RFA term more trouble than it’s worth?

by Maya Breen28 Oct 2015
The Institute of Finance Professionals New Zealand says in its submission that the use of the term Registered Financial Adviser (RFA) is “damaging for New Zealand's reputation as a responsible member of the world financial community and for the reputation of the regulator system at home."

Using the term RFA opens the door to ‘unscrupulous or careless’ international financial service providers to benefit under the term as well as the apparent supervision of the FMA to sell their services, generally to offshore customers, the submission explains.

It goes on to say one of the three major issues is, “The status of the people who have registered on the Register of Financial Service Providers and use of the term ‘Registered Financial Advisers’ (RFA) to describe them. Particularly, the confusion this creates in the minds of NZ investors and the reputational risk this creates from unscrupulous offshore service providers.”

IFPNZ executive director Jim McElwain told NZ Adviser categorising advisers into RFAs and AFAs adds to the confusion of what an adviser does to the consumer.

“I think there is confusion held by consumers who don’t understand what the differences are between a registered financial adviser and an authorised financial adviser and so that defeats the purpose in the sense of the distinction.”

“Greater clarity, whereby consumers clearly understand the role of and position of the people that are advising would add to confidence in the markets.”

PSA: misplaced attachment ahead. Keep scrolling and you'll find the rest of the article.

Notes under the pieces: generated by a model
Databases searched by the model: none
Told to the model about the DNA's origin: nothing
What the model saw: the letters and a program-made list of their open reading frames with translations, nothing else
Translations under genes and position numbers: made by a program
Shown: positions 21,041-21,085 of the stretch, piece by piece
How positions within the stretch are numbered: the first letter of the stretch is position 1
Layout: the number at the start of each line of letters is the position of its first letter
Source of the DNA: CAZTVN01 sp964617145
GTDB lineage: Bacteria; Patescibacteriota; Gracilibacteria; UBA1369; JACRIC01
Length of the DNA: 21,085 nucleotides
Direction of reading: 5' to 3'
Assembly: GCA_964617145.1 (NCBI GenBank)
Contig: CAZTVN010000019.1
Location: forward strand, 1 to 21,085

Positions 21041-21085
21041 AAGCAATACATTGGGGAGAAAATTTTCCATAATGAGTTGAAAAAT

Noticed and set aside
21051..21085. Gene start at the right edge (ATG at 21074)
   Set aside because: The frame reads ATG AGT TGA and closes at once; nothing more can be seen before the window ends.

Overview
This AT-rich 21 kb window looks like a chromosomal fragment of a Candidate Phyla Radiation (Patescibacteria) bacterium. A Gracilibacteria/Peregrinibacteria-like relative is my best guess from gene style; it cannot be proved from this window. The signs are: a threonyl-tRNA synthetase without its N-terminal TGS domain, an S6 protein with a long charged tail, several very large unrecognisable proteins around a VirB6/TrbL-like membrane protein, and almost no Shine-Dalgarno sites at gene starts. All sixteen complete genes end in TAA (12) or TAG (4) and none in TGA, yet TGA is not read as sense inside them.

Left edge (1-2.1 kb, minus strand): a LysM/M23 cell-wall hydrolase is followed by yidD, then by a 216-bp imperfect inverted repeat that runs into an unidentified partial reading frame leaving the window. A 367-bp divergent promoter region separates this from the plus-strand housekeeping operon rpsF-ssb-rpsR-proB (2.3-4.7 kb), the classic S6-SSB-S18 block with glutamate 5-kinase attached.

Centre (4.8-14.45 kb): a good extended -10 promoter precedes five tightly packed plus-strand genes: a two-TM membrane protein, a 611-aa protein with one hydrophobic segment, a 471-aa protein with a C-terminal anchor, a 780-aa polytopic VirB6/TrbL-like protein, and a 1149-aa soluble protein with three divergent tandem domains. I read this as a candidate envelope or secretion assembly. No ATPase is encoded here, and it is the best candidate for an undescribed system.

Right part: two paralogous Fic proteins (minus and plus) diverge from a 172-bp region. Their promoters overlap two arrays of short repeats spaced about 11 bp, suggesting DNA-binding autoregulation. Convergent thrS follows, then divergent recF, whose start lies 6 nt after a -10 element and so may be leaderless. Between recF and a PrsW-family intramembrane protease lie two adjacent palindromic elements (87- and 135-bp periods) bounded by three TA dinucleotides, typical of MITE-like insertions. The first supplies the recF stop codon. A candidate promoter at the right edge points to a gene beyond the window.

The IFPNZ have put forward a number of steps to clear confusion including amending the Acts to prohibit the term RFA and for the Ministry of Business, Innovation and Employment and the Financial Markets Authority to swap the term RFA for an alternative such as non-authorised financial adviser.

McElwain says the consumer needs to have a clear understanding of whether the adviser is a product sales person or their own personal adviser.

“Are they selling products and services as that’s their job as a salesperson or are they their personal financial adviser and therefore owe a duty of care to them as the consumer?”

“I think the role of financial planners is a very important one and in the industry it’s very important that there’s confidence and the profession is seen as one - I think greater clarity around RFA and AFA will contribute to that, so I think that is an important development.”


  • by Noel- yip I am a RFA!!! 28/10/2015 4:26:36 p.m.

    What rediculous comments to be making- RFA and or AFA- clearly changing the lingo from RFA to "no authorised" AFA is verbal clap trap from an AFA- this would make a client more nervous than the current stupid regime. In my observations there are enough AFA's looking in mirrors trying elevate their own status +++ with their innate ability (consciously and or non consciously) trying to undermine the integirity and professionalism of 95% of the hard working RFA's.......................but as a mate of mind said about life- "but it does make you think doesn't it......"

  • by RFA 28/10/2015 7:52:42 p.m.

    Got to agree. To build confidence in the sector the title "non-authorised Adviser" is the most confidence shattering term I have heard. I assume all the Banks will be happy with the term as above being applied to all their lenders. I don't think so!

  • by Fred 29/10/2015 7:40:50 a.m.

    Hi my name is Dr Smith I am your GP and I am un authorised!!! Hi my name is Bill Jones I am your Dentist and I too am un authorised. Hi my name is Carol Jones I am your accountant and I too am un authorised..........................hmmmmmmmmmmmmmmmmmmm

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